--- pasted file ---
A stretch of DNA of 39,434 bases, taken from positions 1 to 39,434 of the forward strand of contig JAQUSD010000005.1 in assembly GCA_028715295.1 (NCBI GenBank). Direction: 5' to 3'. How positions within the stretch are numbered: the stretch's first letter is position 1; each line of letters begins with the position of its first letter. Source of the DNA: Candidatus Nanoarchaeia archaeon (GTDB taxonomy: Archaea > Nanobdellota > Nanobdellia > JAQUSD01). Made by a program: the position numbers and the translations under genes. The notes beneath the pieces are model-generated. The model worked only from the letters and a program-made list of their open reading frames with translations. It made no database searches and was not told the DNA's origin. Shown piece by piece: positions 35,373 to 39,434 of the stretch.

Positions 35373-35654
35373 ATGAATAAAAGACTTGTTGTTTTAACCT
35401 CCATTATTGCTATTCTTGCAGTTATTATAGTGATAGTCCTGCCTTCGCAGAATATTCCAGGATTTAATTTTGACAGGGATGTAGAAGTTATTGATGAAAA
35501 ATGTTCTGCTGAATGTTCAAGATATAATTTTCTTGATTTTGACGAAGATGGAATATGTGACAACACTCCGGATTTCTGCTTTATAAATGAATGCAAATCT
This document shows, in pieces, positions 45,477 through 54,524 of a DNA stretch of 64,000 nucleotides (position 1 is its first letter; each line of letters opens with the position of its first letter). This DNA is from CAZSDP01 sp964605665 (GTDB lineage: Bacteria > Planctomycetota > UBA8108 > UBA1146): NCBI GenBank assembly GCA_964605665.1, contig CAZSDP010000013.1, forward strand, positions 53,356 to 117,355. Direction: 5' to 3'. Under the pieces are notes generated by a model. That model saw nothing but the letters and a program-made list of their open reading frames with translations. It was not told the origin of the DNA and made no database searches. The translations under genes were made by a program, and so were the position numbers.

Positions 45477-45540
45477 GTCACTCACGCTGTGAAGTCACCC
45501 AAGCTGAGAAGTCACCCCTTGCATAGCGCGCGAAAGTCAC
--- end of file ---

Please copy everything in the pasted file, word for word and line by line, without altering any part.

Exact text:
A stretch of DNA of 39,434 bases, taken from positions 1 to 39,434 of the forward strand of contig JAQUSD010000005.1 in assembly GCA_028715295.1 (NCBI GenBank). Direction: 5' to 3'. How positions within the stretch are numbered: the stretch's first letter is position 1; each line of letters begins with the position of its first letter. Source of the DNA: Candidatus Nanoarchaeia archaeon (GTDB taxonomy: Archaea > Nanobdellota > Nanobdellia > JAQUSD01). Made by a program: the position numbers and the translations under genes. The notes beneath the pieces are model-generated. The model worked only from the letters and a program-made list of their open reading frames with translations. It made no database searches and was not told the DNA's origin. Shown piece by piece: positions 35,373 to 39,434 of the stretch.

Positions 35373-35654
35373 ATGAATAAAAGACTTGTTGTTTTAACCT
35401 CCATTATTGCTATTCTTGCAGTTATTATAGTGATAGTCCTGCCTTCGCAGAATATTCCAGGATTTAATTTTGACAGGGATGTAGAAGTTATTGATGAAAA
35501 ATGTTCTGCTGAATGTTCAAGATATAATTTTCTTGATTTTGACGAAGATGGAATATGTGACAACACTCCGGATTTCTGCTTTATAAATGAATGCAAATCT
This document shows, in pieces, positions 45,477 through 54,524 of a DNA stretch of 64,000 nucleotides (position 1 is its first letter; each line of letters opens with the position of its first letter). This DNA is from CAZSDP01 sp964605665 (GTDB lineage: Bacteria > Planctomycetota > UBA8108 > UBA1146): NCBI GenBank assembly GCA_964605665.1, contig CAZSDP010000013.1, forward strand, positions 53,356 to 117,355. Direction: 5' to 3'. Under the pieces are notes generated by a model. That model saw nothing but the letters and a program-made list of their open reading frames with translations. It was not told the origin of the DNA and made no database searches. The translations under genes were made by a program, and so were the position numbers.

Positions 45477-45540
45477 GTCACTCACGCTGTGAAGTCACCC
45501 AAGCTGAGAAGTCACCCCTTGCATAGCGCGCGAAAGTCAC